(One of the odd M.C. Escher works that doesn't explore impossibility)
I love to daydream. I daydream because it's a great stress reliever. And for another reason. I'm currently withdrawing from nicotine(snus) which is, unfortunately, the elephant in the room. Luckily I can still drink, so I'm not actually seeing elephants. I just know at least one exists, in some other dimension or in empty space.
Tobacco is a drug that breaks all rules. At first a deliriant/great-way-to-get-your-buzz-on, quickly tobacco use by the tobacco user becomes 'a way to concentrate'. Later on, the withdrawal consists almost entirely of 'feeling incredibly spaced out.' How perfect is that for the continuation of use?
Granted, nicotine is being researched for its ability to help ADD and ADHD people concentrate. Consider that Adderal is suburban-Meth and Ritalin is suburban-Coke. It's only a matter of time before nicotine is a pill and your children will be buying it(or a derivative of it) on their college campus to help them study after too much booze and pot. And that begs the question- how important is concentration?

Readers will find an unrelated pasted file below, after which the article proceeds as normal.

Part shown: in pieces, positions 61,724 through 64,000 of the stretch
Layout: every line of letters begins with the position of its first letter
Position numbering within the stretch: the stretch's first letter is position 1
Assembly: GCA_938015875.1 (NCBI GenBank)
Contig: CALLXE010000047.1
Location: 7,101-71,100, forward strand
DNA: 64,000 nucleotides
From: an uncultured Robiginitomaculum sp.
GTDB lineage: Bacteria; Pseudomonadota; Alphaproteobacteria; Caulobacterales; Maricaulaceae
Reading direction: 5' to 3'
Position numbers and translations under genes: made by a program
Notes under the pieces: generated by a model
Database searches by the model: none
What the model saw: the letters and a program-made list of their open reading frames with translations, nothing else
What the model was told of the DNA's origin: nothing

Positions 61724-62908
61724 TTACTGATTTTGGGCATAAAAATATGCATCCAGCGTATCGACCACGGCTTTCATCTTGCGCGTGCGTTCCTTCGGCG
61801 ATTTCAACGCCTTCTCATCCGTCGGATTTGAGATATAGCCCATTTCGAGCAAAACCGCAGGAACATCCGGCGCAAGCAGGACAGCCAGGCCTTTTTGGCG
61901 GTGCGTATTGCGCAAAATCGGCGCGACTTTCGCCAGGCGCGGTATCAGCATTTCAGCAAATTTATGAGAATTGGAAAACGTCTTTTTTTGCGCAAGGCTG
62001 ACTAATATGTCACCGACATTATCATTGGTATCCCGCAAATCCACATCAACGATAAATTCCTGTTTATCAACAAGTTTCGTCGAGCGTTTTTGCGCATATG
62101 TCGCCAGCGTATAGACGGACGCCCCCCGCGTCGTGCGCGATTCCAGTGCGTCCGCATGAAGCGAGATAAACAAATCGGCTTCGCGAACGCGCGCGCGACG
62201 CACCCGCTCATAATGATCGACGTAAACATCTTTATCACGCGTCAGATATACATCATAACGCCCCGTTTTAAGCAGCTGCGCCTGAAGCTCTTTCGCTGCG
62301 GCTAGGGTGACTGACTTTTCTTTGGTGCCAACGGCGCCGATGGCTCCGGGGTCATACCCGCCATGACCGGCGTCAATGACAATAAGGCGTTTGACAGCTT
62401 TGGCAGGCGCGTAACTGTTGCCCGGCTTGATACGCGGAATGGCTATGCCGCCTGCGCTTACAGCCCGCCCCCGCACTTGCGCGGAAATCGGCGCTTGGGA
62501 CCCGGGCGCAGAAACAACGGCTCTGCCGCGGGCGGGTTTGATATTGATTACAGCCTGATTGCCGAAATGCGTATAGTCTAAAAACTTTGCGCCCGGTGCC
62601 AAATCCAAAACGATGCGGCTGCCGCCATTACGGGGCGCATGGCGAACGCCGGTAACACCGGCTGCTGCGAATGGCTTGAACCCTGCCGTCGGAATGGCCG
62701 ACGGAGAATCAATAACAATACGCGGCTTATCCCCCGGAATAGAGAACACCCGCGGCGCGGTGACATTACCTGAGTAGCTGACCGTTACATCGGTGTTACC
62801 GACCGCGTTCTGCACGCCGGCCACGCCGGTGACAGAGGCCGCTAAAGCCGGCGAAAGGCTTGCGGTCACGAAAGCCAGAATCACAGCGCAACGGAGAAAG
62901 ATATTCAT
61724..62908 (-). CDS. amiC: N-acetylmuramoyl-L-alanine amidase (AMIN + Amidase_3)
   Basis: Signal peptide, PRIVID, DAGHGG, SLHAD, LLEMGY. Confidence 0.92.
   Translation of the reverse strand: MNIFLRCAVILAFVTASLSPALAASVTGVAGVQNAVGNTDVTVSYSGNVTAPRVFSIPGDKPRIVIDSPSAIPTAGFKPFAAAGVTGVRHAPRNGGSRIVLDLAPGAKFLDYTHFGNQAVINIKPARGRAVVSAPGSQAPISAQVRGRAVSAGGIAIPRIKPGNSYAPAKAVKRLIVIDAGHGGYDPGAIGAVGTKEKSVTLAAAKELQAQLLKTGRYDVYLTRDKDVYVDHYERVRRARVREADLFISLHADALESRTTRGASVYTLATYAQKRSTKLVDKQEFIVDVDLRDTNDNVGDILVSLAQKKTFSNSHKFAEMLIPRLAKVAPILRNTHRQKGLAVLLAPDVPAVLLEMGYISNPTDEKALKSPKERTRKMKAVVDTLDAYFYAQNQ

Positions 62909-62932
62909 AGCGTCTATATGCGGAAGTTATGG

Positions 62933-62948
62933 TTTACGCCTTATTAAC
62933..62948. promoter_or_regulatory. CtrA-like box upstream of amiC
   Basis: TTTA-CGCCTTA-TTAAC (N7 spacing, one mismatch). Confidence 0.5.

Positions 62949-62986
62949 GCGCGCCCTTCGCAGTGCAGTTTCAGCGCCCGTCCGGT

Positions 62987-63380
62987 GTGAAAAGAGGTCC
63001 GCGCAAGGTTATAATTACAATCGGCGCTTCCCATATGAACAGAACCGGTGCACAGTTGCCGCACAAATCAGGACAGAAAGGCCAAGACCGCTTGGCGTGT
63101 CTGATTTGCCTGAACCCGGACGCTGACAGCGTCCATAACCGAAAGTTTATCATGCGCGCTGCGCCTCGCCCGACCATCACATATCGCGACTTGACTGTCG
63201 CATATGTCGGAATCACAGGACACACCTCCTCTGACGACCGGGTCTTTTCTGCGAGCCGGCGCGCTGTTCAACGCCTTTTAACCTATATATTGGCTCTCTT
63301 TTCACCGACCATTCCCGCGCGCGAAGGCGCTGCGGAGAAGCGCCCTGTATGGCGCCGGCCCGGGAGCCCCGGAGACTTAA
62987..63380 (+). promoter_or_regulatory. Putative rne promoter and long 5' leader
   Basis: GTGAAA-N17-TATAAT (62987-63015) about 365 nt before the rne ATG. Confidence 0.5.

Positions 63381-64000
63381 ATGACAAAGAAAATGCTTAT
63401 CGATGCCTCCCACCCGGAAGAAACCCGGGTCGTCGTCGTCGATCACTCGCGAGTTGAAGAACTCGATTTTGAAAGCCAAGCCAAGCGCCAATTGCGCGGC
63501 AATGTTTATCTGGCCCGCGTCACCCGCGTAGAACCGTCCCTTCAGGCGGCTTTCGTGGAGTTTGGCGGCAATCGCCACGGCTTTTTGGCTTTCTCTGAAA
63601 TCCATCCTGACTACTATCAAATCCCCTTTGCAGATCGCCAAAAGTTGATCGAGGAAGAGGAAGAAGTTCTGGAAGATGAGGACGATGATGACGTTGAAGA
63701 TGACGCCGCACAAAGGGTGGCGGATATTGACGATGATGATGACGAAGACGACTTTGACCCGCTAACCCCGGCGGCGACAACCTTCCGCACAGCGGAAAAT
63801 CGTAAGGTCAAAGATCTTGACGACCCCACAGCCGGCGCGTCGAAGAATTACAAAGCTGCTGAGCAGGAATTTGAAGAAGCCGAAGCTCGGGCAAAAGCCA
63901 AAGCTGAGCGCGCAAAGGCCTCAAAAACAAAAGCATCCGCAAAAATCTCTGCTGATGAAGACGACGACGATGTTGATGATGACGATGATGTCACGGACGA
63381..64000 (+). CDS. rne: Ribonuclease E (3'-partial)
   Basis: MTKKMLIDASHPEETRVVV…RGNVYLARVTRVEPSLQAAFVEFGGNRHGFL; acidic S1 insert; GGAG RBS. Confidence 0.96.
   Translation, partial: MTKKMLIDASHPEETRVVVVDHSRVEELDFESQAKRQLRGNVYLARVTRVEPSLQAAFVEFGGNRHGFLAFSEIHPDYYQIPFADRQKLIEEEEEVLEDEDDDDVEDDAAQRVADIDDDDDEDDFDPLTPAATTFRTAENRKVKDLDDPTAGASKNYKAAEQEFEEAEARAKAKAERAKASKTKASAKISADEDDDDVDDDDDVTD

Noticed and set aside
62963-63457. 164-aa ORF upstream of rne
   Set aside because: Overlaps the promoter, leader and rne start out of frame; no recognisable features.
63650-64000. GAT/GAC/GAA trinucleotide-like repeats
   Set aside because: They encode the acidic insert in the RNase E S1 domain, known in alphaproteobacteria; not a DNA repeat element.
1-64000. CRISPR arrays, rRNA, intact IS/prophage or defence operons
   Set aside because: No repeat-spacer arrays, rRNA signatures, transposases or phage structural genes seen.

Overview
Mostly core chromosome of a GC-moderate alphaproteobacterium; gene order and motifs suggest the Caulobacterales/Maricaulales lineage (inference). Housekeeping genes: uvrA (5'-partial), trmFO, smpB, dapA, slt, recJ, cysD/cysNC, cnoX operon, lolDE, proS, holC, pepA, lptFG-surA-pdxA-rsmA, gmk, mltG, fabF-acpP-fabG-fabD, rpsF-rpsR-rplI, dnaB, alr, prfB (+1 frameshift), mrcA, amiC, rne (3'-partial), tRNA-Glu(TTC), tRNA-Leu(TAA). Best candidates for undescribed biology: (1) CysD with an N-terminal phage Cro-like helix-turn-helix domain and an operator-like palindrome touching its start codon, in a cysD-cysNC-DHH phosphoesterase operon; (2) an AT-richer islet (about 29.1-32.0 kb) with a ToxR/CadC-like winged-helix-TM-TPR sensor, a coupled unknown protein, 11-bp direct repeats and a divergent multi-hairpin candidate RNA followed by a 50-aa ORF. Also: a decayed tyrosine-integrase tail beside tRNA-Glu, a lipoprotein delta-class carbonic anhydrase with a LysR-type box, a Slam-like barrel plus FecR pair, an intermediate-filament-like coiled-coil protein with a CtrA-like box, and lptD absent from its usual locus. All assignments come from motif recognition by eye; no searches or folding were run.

Concentration is important if you're operating a motor vehicle, a meat slicer, a gun, or a knife. Simple matters of creating-or-avoiding bloodshed benefit from concentration. As for creation of art, I suspect that most artists who value stimulants(past and present) believe in magic. By that I mean that they value precision, concentration and clarity only because they think that there is a single great addition to their field that is housed inside of their brain somewhere. In other words, they think that they're special.
Great truths and perspectives frequently appear out of nowhere. There is a known phenomenon in problem solving; solutions often arrive 'all the sudden' while the problem-solver is spending time away from the problem, 'not' thinking about it. One proposed theory is that the unconscious mind is working on the problem during that time.
I'm not sure if that's true. I suspect the truth is that concentration and attention can itself distract. Concentrating and being as 'in the zone' as possible can produce a mental tip-of-the-tongue syndrome. In addition, whatever a person is concentrating on may be a red herring. And this comes back to magical thinking. When creating art, remember that if you ever express any unique perspective or truth, it will be on accident.
"I had nothing to offer anybody except my own confusion." - Jack Kerouac
(Though he might have been on amphetamines when he said that.)